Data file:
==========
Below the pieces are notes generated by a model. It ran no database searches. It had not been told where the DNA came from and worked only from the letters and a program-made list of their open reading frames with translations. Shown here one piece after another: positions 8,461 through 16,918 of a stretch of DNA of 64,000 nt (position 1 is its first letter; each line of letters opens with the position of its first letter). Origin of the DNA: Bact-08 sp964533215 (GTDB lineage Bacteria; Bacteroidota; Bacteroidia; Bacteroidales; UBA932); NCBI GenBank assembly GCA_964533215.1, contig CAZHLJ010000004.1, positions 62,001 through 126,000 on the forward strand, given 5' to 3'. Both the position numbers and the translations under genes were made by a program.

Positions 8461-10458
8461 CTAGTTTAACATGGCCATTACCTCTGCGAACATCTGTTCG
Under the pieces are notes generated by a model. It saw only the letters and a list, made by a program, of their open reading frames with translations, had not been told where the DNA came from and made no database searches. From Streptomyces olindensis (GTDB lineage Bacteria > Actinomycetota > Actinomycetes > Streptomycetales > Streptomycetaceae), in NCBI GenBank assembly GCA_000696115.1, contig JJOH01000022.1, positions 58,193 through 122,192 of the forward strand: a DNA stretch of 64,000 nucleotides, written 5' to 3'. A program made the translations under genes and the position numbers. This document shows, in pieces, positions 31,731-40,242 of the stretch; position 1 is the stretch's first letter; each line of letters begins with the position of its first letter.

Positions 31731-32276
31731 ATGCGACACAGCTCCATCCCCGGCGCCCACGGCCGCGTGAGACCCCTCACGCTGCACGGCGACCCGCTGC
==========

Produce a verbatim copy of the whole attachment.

Below the pieces are notes generated by a model. It ran no database searches. It had not been told where the DNA came from and worked only from the letters and a program-made list of their open reading frames with translations. Shown here one piece after another: positions 8,461 through 16,918 of a stretch of DNA of 64,000 nt (position 1 is its first letter; each line of letters opens with the position of its first letter). Origin of the DNA: Bact-08 sp964533215 (GTDB lineage Bacteria; Bacteroidota; Bacteroidia; Bacteroidales; UBA932); NCBI GenBank assembly GCA_964533215.1, contig CAZHLJ010000004.1, positions 62,001 through 126,000 on the forward strand, given 5' to 3'. Both the position numbers and the translations under genes were made by a program.

Positions 8461-10458
8461 CTAGTTTAACATGGCCATTACCTCTGCGAACATCTGTTCG
Under the pieces are notes generated by a model. It saw only the letters and a list, made by a program, of their open reading frames with translations, had not been told where the DNA came from and made no database searches. From Streptomyces olindensis (GTDB lineage Bacteria > Actinomycetota > Actinomycetes > Streptomycetales > Streptomycetaceae), in NCBI GenBank assembly GCA_000696115.1, contig JJOH01000022.1, positions 58,193 through 122,192 of the forward strand: a DNA stretch of 64,000 nucleotides, written 5' to 3'. A program made the translations under genes and the position numbers. This document shows, in pieces, positions 31,731-40,242 of the stretch; position 1 is the stretch's first letter; each line of letters begins with the position of its first letter.

Positions 31731-32276
31731 ATGCGACACAGCTCCATCCCCGGCGCCCACGGCCGCGTGAGACCCCTCACGCTGCACGGCGACCCGCTGC